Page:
Any entrepreneur approaching retirement has important choices to make about the future of their business — such as whether to sell, close the business down, or pass it on to a family member.
But for the founders of minority and women-owned business enterprises (MWBEs), this succession planning takes on a deeper significance. Owners might want their business to maintain minority or female ownership, or to continue serving a community that has always supported them. Parents might view their business as a family legacy that can generate wealth for generations to come.
Accomplishing these goals means answering big questions, and for an entrepreneur who has never sold a business before, venturing into mergers and acquisitions can be an unnerving journey that requires an experienced guide. Unfortunately, today’s established M&A structure often overlooks the specific needs of MWBE business owners.
Here in Memphis and across the Southeast, the big banks are generally not calling on minority businesses, despite the fact that those business owners might have long banking relationships with them. While such banks certainly realize how many millions of dollars have flowed through their clients’ accounts, there is sometimes a lack of recognition of the value of those relationships. I don’t believe that most minority business owners have the luxury of being able to choose from a broad selection of M&A advisory talent.
What I have found in my conversations with Memphis MWBE business owners is that their goals in the sale of their businesses often go beyond money. Some start their businesses for partly nonfinancial reasons. Although they want to create a great lifestyle for their families, owning a business is not just about amassing wealth.
A person who has been running a successful business for 30 years might have a high level of financial security — enough that when they sell their business, money will naturally be one consideration, but the price tag is not going to be the biggest driver. Some other things may matter more, such as finding a buyer who shares their values and who can nourish the culture they’ve created in their business.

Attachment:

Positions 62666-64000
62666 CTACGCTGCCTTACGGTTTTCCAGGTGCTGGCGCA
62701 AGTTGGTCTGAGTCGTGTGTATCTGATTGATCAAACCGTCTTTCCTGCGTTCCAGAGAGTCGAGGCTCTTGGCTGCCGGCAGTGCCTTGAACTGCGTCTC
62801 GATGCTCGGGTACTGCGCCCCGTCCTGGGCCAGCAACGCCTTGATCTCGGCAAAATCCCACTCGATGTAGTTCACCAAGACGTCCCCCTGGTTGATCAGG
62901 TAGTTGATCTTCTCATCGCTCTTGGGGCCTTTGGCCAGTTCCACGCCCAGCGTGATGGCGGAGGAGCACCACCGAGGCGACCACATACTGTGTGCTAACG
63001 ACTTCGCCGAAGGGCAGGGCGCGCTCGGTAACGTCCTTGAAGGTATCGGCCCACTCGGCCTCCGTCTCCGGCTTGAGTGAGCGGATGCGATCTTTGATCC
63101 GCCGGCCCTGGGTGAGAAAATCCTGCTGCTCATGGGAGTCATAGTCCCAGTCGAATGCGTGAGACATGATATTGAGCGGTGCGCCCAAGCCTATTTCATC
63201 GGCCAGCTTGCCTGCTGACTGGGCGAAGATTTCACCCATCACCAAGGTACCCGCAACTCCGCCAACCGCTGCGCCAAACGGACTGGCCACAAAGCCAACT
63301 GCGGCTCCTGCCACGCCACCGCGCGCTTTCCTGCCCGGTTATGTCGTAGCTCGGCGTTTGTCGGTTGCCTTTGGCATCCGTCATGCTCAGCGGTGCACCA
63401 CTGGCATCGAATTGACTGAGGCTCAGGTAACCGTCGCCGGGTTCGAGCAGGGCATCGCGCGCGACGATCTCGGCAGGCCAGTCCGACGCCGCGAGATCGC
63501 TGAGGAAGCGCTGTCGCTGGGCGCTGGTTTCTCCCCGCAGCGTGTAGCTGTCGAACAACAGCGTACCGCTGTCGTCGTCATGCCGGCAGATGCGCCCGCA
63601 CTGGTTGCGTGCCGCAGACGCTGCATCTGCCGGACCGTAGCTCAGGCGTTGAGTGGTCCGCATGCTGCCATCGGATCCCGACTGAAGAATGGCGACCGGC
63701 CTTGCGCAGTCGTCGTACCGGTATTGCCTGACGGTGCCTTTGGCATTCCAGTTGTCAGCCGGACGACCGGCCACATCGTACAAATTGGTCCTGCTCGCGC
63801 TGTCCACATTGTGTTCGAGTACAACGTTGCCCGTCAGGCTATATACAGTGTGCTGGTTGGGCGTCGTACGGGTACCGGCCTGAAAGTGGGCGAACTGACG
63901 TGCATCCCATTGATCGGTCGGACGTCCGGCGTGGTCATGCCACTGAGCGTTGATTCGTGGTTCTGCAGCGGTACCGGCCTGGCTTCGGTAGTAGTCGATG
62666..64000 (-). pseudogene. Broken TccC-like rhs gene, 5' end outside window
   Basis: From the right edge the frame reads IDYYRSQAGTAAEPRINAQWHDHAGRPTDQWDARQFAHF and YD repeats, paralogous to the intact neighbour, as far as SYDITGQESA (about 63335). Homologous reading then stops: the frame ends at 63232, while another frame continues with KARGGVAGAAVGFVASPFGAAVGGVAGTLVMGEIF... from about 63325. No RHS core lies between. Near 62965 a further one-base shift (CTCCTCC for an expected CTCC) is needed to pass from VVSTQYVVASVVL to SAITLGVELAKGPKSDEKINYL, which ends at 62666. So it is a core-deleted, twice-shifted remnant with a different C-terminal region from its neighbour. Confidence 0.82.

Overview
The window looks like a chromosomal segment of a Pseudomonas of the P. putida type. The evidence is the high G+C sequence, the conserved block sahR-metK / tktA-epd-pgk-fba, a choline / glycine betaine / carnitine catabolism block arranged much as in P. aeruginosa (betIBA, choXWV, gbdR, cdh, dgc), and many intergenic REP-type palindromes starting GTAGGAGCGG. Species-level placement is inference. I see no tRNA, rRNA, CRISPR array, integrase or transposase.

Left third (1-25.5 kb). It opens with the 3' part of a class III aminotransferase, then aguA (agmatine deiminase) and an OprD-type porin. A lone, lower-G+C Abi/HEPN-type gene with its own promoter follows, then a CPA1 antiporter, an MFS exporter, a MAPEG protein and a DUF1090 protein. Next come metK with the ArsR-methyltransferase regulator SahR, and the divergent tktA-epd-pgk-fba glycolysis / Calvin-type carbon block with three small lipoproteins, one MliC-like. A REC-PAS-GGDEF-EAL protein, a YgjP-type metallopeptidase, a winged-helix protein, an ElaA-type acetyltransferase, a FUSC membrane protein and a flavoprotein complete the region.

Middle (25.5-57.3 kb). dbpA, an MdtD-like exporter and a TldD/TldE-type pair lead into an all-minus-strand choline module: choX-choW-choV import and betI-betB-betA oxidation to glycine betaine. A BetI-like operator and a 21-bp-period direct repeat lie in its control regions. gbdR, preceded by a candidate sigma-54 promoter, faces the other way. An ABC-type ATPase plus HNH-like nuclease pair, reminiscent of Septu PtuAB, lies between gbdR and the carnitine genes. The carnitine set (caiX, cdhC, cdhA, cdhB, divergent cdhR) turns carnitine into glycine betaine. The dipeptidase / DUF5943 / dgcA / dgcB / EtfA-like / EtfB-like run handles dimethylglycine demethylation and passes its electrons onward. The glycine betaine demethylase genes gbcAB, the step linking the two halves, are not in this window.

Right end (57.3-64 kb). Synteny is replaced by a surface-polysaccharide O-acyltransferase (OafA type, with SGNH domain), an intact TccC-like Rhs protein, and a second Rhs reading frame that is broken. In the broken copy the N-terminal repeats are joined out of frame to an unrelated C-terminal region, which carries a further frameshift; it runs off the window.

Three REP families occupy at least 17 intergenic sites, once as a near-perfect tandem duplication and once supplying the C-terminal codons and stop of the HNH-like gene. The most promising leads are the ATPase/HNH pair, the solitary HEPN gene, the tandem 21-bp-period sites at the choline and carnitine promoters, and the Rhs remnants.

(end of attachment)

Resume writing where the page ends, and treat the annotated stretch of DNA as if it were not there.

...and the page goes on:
The dream of many founders is to one day have their children take over their business, but the percentage of successful intergenerational business transfers is actually quite low. Many children of founders don’t have the same interest in the family business as their parents.
It’s always advisable for business owners nearing retirement to start a dialogue as early as possible with their children about a potential intergenerational transfer. If there is sincere interest, parents and children will need to map out the timeline of how a transfer might take place — a process that normally takes several years. This may involve the family talking through some occasionally touchy questions, such as agreeing on a leadership structure if multiple siblings want the CEO role.
Talking to founders whose children don’t want to follow in their footsteps, there’s often an element of sadness or disappointment. Moving past that notion can be difficult, but it’s necessary to start addressing other important questions that result — the big one being: Who is going to run the business after their exit?
Perhaps there’s a senior employee who could be mentored to eventually step into the CEO role. But if there are no viable internal buyers, the owner may need assistance finding an outside buyer who would respect and preserve the company’s working culture and presence in its community.
When contemplating an external sale, the first question company founders often ask is whether a sale would erase their name from their organization’s legacy. Nobody who pours decades of their life into a company wants to be forgotten — to watch the locks being changed, to not be welcome in the lobby anymore.
Founders’ second question often involves making sure their company’s employees would be taken care of if a sale takes place. Many business owners feel that they’ve built a family and don’t want to sell their business to an entity that won’t do right by their employees and respect the culture that they’ve created.
An investment banker can be enormously helpful to business owners in working through all the steps of a business sale. That might start by doing a fair, objective valuation, telling the owner where their business is strong and where it can use some help. An advisor can point out the very best way to position one’s business to maximize its appeal to potential buyers.
Selling a company that you’ve built over the course of decades is like parting with a child. It’s important to find an investment banking partner who understands that connection and honors your desires for a sale without trying to impose their own.
One of the most important qualities an investment banker can have is empathy — the ability to put themselves in a client’s shoes and understand how their cultural background, gender, and life experiences can shape their perspective and goals. It’s this depth of understanding of and relationship with clients that will produce the best outcomes for owners, their families, and employees.